I don't remember 9/11. I was five at the time, and oblivious to everything except myself and my family. I don't remember being taken home early from school.
I don't remember my father being in Boston or my mom going out to buy gas and bread. I don't remember any of it.
I do remember when Pope Saint John Paul II died. April 2nd, 2005. I accidentally tell people it's April 10th, but that's not the right date.
It was April 2nd when my dad drove us home from Mass, my mom in the front seat crying silently, and my siblings and I in the back, staring at each other.
I remember telling my mom that we could write letters to him in heaven. My mom replied that you couldn't write letters to heaven, and at eight years old, I realized what death was.
The next day, I went to school without a thought about it.
I was always oblivious to horrible things. It took me five years to realize I was being bullied at school, and by then I was already in high school.
I remember feeling nothing when my brother first told me our friends had been in a car accident, that one of them had died, and we didn't know which one.
I remember, in my French class sophomore year, somebody saying, "Someone shot up a kindergarten class in Connecticut."
And instead of asking anything, feeling anything, saying anything, I walked out the door and went to meet a friend by my car before I drove home in silence.
Within a few months, we had moved on to some other horrible thing.
When I came home one day, and my little sister said, "Boston has been bombed," I said nothing, but I went to the pantry and pulled out a jar of Nutella and began to eat it by the spoonful.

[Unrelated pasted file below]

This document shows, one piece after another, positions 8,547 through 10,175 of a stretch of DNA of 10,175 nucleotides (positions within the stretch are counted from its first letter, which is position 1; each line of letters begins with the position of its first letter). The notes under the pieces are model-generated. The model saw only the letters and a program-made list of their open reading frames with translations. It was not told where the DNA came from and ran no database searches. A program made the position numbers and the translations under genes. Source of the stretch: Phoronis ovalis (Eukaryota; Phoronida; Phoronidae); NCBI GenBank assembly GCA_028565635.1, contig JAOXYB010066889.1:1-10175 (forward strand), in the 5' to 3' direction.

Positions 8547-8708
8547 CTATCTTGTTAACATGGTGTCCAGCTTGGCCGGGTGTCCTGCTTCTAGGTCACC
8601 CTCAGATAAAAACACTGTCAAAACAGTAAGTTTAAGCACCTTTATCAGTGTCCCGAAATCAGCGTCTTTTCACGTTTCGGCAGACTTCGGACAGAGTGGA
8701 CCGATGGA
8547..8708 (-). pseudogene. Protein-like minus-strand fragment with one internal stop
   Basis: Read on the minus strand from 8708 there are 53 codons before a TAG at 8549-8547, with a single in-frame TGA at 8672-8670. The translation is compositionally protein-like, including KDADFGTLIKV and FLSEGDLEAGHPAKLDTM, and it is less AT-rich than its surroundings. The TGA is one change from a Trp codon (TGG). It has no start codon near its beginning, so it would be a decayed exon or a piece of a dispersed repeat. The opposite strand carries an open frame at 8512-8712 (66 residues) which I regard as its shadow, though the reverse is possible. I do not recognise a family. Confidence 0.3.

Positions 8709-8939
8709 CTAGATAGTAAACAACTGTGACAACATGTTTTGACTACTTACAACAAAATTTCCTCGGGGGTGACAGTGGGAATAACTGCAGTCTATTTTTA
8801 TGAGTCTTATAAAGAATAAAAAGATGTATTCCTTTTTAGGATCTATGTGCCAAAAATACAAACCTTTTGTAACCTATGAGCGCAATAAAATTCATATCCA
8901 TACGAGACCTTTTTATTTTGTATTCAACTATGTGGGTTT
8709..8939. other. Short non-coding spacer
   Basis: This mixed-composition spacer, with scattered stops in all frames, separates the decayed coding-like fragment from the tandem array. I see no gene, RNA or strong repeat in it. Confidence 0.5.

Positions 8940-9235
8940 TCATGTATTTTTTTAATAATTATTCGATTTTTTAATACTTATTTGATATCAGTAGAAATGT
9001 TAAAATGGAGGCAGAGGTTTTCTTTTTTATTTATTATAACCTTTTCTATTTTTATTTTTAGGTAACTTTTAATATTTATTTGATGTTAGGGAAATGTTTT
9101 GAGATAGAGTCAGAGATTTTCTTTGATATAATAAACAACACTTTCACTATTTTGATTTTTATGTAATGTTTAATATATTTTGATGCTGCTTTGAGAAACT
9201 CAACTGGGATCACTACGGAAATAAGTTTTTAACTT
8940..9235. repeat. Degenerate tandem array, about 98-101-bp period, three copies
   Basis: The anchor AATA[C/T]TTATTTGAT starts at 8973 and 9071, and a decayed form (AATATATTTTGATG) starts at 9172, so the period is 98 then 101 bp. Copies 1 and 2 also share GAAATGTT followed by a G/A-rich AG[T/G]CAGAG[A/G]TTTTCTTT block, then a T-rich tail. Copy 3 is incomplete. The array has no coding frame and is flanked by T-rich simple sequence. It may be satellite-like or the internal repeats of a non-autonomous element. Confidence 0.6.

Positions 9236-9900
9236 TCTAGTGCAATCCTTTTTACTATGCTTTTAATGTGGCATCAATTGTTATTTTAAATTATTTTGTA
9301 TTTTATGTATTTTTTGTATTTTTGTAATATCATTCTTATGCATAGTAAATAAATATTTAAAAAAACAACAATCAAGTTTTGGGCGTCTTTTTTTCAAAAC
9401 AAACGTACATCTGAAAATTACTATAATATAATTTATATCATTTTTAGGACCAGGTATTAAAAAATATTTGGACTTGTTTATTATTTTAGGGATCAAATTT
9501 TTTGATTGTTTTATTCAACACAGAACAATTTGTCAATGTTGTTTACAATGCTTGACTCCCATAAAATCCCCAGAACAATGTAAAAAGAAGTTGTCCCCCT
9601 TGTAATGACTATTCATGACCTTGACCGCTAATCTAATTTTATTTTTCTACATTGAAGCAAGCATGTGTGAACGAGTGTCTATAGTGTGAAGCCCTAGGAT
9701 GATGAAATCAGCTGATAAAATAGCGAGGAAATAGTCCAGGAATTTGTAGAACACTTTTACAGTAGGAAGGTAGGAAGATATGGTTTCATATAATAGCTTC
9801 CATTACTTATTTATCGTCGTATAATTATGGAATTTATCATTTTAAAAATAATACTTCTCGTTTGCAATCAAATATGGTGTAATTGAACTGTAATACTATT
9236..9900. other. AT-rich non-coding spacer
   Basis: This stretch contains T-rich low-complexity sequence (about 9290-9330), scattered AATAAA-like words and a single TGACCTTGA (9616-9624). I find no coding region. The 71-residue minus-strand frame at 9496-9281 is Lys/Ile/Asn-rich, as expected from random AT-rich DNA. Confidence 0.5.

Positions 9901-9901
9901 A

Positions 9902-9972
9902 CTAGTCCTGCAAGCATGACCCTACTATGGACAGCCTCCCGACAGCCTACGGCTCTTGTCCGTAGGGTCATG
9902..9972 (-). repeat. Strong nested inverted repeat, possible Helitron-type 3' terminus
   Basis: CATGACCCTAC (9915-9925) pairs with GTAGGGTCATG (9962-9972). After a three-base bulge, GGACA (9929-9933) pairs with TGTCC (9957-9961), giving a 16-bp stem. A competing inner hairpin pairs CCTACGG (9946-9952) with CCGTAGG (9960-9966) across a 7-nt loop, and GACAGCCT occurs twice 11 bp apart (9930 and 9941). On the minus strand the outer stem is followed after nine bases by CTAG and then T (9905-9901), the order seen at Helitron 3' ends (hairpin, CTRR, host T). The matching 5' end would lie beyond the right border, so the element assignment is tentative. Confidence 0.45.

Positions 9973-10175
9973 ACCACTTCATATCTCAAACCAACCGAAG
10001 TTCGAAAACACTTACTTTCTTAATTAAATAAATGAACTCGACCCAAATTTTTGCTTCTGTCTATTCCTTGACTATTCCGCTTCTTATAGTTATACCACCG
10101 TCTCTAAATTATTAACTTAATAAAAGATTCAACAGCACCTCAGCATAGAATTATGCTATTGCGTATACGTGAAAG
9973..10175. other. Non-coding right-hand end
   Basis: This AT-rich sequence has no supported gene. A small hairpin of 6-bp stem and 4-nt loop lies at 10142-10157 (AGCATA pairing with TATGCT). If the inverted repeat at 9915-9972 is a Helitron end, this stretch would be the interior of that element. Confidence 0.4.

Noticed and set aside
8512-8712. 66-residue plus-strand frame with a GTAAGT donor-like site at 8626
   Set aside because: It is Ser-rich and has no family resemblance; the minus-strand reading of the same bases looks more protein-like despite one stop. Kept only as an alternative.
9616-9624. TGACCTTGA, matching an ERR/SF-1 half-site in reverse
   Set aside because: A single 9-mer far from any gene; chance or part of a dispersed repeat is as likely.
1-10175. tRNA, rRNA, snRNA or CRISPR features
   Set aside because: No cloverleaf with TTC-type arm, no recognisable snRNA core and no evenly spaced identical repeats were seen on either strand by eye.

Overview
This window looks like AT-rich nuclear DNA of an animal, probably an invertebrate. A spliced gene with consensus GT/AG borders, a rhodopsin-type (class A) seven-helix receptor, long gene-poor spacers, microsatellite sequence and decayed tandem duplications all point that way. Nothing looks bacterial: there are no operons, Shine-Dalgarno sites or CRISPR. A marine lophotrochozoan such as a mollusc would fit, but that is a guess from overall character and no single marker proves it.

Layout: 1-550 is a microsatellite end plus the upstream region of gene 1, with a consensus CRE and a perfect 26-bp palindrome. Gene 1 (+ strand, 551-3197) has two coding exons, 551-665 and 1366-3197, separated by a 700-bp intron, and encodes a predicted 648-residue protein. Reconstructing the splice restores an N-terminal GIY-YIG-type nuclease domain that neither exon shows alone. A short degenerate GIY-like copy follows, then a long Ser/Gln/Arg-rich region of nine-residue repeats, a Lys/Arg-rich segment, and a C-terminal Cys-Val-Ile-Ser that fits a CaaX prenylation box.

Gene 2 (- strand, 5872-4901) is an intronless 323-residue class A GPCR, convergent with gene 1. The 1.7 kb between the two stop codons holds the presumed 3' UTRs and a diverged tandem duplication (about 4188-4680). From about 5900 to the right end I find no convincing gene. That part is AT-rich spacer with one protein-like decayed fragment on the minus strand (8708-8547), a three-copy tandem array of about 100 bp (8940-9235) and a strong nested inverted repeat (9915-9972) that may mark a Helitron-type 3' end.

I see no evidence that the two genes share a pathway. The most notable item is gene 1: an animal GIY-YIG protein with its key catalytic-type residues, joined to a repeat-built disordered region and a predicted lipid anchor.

I watched the news on the TV without a single emotion, not even for my big sister, who lived in Boston with her husband.
It was a full ten minutes before I said, "What?"
And when Rolling Stone put the bomber on its cover, we all drew a collective breath and waited for somebody not to get angry before we started making jokes about how cute he was.
I don't remember where I was when Ferguson happened.
I remember nobody wanting to talk about it at school and I remember being filled with a constant, steady rage before I slowly succumbed to their indifference like a mental patient being smothered out of her misery.
When the Paris attacks happened, I was at home, and I didn't know about it until the next morning,
when the world woke up shocked that so many things could happen at once and all we could feel was terror and sadness and nobody joked.
But we all passed around vague references to it in the months to come until we forgot the name of the bar and we realized we'd never known the names of any of the victims at all.
When my dad told me that my grandmother had died, I said, "Okay," and felt almost nothing at all.
Until the funeral, when I remembered that she'd never met my sister's child, and would never meet mine.
My family spent the funeral weekend watching Pitch Perfect and playing euchre, but we did not forget. Even now, two years later, we still make pitzales with her ancient griddle.
All the instances of police brutality came at me so fast, I had no time at all to feel anything.
I wrote posts on social media, I talked to my family, I attended vigils, and stayed away from protests and marches at the orders of my parents and my anxiety.
I knew it wasn't enough but I couldn't feel most of the time, and when I did unlock that door,